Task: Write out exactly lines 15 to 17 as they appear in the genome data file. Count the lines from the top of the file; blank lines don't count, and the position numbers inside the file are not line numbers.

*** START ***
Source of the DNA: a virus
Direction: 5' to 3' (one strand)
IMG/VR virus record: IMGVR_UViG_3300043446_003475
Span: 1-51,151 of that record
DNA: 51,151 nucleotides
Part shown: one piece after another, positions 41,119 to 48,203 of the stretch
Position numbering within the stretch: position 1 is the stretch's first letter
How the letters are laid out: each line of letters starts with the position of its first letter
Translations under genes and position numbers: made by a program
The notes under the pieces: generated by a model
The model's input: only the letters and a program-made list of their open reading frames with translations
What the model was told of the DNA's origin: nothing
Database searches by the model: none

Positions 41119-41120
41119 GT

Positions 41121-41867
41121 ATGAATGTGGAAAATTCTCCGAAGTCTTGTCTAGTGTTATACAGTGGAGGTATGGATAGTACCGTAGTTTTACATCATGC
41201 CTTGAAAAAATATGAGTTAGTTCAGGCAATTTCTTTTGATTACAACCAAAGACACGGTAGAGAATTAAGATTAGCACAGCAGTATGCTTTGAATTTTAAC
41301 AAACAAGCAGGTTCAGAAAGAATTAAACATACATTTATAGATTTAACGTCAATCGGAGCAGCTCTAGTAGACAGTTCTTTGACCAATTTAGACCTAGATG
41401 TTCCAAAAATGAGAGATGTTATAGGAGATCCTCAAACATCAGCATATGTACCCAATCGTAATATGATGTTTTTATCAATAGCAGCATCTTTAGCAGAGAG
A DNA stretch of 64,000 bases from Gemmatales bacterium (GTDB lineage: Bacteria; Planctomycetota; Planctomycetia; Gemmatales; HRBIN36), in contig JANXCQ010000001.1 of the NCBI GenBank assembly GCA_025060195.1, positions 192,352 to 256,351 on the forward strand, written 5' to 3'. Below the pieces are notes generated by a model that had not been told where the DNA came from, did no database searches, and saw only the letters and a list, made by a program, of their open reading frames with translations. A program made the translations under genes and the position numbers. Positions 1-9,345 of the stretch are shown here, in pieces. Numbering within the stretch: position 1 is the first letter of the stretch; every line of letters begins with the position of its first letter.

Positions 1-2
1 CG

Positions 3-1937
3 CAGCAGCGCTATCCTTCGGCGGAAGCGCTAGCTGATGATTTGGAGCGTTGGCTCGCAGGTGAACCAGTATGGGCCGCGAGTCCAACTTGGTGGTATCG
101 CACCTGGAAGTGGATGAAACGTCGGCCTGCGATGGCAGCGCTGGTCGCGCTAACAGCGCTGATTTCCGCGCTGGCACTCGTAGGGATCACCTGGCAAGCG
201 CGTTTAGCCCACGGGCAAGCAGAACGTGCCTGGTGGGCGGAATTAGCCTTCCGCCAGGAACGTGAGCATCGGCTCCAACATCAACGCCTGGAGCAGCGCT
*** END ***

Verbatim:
41119 GT

Positions 41121-41867
41121 ATGAATGTGGAAAATTCTCCGAAGTCTTGTCTAGTGTTATACAGTGGAGGTATGGATAGTACCGTAGTTTTACATCATGC